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It goes without saying that customers are the lifeblood of any business. So understanding your customers’ preferences—and, indeed, the preferences of the people who are not your customers—is essential to the process of developing, marketing and, ultimately, selling any cosmetic or toiletry brand. Given the generally accepted 80% failure rate for all new products, it seems apparent that some companies are leaving much to chance when it comes to understanding their customers, and as is frequently the case in many games of chance, the odds are stacked against the player.
However, appropriate and properly conducted consumer studies can tip the odds in favor of the manufacturer. While they can not guarantee the success of a new product, they can identify key attributes of a product that might motivate a potential customer to buy and highlight the attributes that might prevent a one-time customer from buying again. These studies can demonstrate whether consumer perceptions match the development objectives and potentially expose whether the objectives were desirable in the first place. Armed with this information, brand managers can work during the new product development process to include more of the desirable characteristics and also direct the marketing to focus on the aspects of the product that are most likely to motivate customers to purchase.
There are many types of consumer studies that might be undertaken. However, it is important to consider all aspects of the product experience when designing the work. One would not expect to be properly able to evaluate a bath soak or shower gel simply by sniffing the bottle in the middle of a busy shopping center, even though that is where the first purchase is likely to be made. Rather, the ideal scenario for assessing consumer perceptions of products is to match the situations of use as closely as possible, and that means conducting in-home trials. That said, there are specific consumer studies for which trials based only in-home are not the appropriate forum. Sensory evaluation, cognitive studies and dermatological studies, for example, will also require an element of a laboratory-based approach. However, these studies are often directed at answering different types of questions, which might ultimately be allied to the results of in-home trials to form a more complete picture. Neither should this preclude linking the results from in-home trials with other instrumental or mechanical measures of the product. This type of statistical analysis can often create a bridge between what the consumer experiences and how the material being assessed is formulated.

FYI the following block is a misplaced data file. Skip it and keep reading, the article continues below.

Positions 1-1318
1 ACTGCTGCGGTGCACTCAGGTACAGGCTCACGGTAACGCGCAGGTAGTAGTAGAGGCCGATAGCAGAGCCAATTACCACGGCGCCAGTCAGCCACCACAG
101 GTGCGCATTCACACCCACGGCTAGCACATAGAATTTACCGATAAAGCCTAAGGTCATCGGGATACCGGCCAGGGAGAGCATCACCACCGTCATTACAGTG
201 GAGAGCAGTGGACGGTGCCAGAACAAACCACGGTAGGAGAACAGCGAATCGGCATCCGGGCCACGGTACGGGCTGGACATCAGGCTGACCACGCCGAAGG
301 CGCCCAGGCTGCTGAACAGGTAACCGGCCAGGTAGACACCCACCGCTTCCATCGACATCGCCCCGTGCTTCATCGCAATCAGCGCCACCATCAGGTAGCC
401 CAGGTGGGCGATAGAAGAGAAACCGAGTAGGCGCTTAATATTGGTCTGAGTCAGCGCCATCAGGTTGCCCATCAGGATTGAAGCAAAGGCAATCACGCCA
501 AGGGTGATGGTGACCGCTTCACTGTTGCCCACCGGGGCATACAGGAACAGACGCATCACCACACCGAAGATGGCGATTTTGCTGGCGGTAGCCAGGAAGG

The essential point about any consumer study is to define the questions the study is intended to answer in advance. It is an obvious observation to make, but still worth making since a study designed to answer a question such as, “How does my product compare with brands A and B?” will require a different design from the study that asks, “What should I change about my product to win market share from brands A and B?” Even though the ultimate goal might appear to be the same in both cases, the specific questions asked of consumers might be different, and indeed the profile of consumers selected for the study might also be different.
Defining the study from a commercial perspective is one thing. Defining the study from a legal perspective can sometimes be more difficult, especially when considering cosmetics and toiletry products that sit in the grey area between cosmetics and pharmaceuticals. Here, one has to question at what point does a consumer study have to be considered as a clinical trial, or at least to question whether best practice dictates that some aspects of the study should be carried out with the same rigor and controls as a clinical trial.
This is not merely a matter of semantics.